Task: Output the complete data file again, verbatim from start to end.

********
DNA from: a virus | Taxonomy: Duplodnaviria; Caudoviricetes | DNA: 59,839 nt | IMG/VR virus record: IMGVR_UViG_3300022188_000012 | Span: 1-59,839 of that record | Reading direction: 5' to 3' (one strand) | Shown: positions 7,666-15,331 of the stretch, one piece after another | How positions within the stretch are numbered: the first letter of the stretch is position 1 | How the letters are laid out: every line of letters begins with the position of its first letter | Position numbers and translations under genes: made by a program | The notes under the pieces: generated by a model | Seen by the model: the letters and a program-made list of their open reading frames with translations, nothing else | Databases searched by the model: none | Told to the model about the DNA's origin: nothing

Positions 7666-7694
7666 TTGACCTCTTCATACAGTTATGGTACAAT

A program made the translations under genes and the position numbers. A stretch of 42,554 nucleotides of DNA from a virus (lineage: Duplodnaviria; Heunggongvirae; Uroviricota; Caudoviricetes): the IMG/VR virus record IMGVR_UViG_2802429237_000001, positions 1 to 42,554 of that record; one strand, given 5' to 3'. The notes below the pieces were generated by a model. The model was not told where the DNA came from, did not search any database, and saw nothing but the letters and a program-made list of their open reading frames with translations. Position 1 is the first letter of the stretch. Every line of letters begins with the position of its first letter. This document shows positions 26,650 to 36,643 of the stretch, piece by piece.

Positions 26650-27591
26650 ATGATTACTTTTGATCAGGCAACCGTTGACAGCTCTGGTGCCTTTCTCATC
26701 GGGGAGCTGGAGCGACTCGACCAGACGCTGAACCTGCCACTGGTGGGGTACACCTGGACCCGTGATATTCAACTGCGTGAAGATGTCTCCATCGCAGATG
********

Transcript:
DNA from: a virus | Taxonomy: Duplodnaviria; Caudoviricetes | DNA: 59,839 nt | IMG/VR virus record: IMGVR_UViG_3300022188_000012 | Span: 1-59,839 of that record | Reading direction: 5' to 3' (one strand) | Shown: positions 7,666-15,331 of the stretch, one piece after another | How positions within the stretch are numbered: the first letter of the stretch is position 1 | How the letters are laid out: every line of letters begins with the position of its first letter | Position numbers and translations under genes: made by a program | The notes under the pieces: generated by a model | Seen by the model: the letters and a program-made list of their open reading frames with translations, nothing else | Databases searched by the model: none | Told to the model about the DNA's origin: nothing

Positions 7666-7694
7666 TTGACCTCTTCATACAGTTATGGTACAAT

A program made the translations under genes and the position numbers. A stretch of 42,554 nucleotides of DNA from a virus (lineage: Duplodnaviria; Heunggongvirae; Uroviricota; Caudoviricetes): the IMG/VR virus record IMGVR_UViG_2802429237_000001, positions 1 to 42,554 of that record; one strand, given 5' to 3'. The notes below the pieces were generated by a model. The model was not told where the DNA came from, did not search any database, and saw nothing but the letters and a program-made list of their open reading frames with translations. Position 1 is the first letter of the stretch. Every line of letters begins with the position of its first letter. This document shows positions 26,650 to 36,643 of the stretch, piece by piece.

Positions 26650-27591
26650 ATGATTACTTTTGATCAGGCAACCGTTGACAGCTCTGGTGCCTTTCTCATC
26701 GGGGAGCTGGAGCGACTCGACCAGACGCTGAACCTGCCACTGGTGGGGTACACCTGGACCCGTGATATTCAACTGCGTGAAGATGTCTCCATCGCAGATG